Key points

  • Heart failure survival rates are improving and waiting times for diagnostic tests are falling. However, heart failure services in England still lag behind their international counterparts.
  • Heart failure monitoring services are not meeting guideline requirements.
  • Waiting times for echocardiography (ECG) have fallen dramatically since 2006.
  • Hospital admissions for heart failure patients are relatively fewer than comparator countries. However, once admitted, heart failure patients stay longer in hospital.
  • A minority of heart failure patients are admitted to cardiology wards in England, but those admitted to specialist units receive higher quality care.
  • Recent decades have seen an overall decline in mortality from coronary heart disease but, as heart failure occurs predominantly in older people, the number of patients with heart failure is increasing as the population ages.
  • Better identification and treatment of everyone with heart failure would reduce the numbers of avoidable deaths and result in an increase in quality-adjusted life-years.
  • There are relatively low levels of compliance with evidence-based guidelines.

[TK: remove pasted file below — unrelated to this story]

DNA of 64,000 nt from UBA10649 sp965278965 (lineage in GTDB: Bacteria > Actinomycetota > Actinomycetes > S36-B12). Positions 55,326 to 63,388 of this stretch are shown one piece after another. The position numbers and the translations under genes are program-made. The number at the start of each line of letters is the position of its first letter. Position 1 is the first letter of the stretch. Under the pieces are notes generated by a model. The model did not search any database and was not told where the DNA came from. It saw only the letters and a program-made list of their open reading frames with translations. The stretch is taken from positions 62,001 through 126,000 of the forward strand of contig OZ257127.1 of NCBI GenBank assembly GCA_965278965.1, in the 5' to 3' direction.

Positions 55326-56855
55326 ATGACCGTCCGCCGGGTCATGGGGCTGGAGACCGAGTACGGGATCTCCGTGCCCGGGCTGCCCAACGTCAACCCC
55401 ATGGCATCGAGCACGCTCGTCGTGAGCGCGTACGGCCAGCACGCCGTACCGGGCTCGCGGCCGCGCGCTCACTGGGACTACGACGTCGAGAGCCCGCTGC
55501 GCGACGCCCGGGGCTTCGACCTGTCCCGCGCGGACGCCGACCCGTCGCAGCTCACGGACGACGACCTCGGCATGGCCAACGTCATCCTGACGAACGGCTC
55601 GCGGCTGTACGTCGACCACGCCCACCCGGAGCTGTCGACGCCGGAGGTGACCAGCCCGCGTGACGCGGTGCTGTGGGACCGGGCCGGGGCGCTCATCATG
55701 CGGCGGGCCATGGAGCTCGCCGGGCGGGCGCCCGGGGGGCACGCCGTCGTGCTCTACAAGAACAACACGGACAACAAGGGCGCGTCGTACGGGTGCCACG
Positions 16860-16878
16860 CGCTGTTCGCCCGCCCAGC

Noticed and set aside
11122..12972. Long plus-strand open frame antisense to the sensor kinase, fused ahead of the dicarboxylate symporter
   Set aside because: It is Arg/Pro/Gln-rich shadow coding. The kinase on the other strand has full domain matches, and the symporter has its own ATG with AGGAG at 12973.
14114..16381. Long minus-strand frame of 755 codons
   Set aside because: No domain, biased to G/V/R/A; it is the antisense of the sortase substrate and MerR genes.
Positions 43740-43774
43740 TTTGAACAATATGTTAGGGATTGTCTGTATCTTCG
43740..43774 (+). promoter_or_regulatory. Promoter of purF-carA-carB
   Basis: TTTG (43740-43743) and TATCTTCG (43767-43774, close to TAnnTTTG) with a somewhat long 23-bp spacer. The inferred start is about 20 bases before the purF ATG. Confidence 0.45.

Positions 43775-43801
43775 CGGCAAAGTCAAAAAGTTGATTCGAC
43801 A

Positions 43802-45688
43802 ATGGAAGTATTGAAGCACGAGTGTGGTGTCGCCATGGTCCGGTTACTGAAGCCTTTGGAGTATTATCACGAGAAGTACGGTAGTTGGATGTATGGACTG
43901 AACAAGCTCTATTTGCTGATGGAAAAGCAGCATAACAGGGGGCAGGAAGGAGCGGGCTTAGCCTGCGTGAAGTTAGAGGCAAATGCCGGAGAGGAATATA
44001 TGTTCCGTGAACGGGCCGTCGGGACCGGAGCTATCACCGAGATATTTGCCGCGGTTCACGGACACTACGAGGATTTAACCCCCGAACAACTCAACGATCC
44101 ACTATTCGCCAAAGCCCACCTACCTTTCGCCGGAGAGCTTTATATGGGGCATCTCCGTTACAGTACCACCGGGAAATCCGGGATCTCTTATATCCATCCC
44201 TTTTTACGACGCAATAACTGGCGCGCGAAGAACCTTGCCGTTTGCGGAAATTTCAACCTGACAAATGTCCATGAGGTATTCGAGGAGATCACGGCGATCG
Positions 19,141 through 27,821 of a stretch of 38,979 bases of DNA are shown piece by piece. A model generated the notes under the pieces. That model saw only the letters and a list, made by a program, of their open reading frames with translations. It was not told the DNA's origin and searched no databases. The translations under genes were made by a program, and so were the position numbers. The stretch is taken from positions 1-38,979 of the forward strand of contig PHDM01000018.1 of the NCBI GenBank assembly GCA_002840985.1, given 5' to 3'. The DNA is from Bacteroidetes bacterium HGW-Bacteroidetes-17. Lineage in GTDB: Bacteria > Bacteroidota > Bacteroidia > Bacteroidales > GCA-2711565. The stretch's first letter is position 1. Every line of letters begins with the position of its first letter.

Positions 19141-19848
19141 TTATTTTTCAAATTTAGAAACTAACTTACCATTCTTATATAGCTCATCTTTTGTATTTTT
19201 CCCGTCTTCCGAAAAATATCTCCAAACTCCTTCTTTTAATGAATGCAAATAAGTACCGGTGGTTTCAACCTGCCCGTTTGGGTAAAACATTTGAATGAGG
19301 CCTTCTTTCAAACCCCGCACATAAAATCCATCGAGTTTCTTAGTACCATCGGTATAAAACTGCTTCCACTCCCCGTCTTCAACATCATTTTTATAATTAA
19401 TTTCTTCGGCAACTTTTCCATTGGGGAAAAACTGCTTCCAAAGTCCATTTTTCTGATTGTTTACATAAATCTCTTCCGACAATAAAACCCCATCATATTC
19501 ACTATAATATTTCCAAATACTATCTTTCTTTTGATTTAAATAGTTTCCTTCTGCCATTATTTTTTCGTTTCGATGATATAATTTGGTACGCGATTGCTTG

• Very few heart failure patients receive cardiac rehabilitation.

This report provides a comprehensive review of existing heart failure care by assessing quality in six domains: effectiveness, access and timeliness, capacity, safety, patient centredness and equity. It also captures the international evidence on what works to improve care, and assesses the value for money of different interventions.

Heart failure is a debilitating long-term condition affecting around 900,000 people in the UK and costing the NHS approximately £625 million each year. Heart failure is the only major cardiovascular condition that has become more prevalent in recent decades. It is responsible for dramatically reducing quality of life and carries a poor prognosis for patients, who understandably associate heart failure with an inevitable downward spiral. 

The evidence in this report suggests that prevention improves patient outcomes and is the most cost-effective intervention. The economic analysis shows considerable gains from better identification and treatment of individuals with heart failure. Given this, the Health Foundation would welcome more strategic attention to be paid to heart failure, particularly around prevention and screening.

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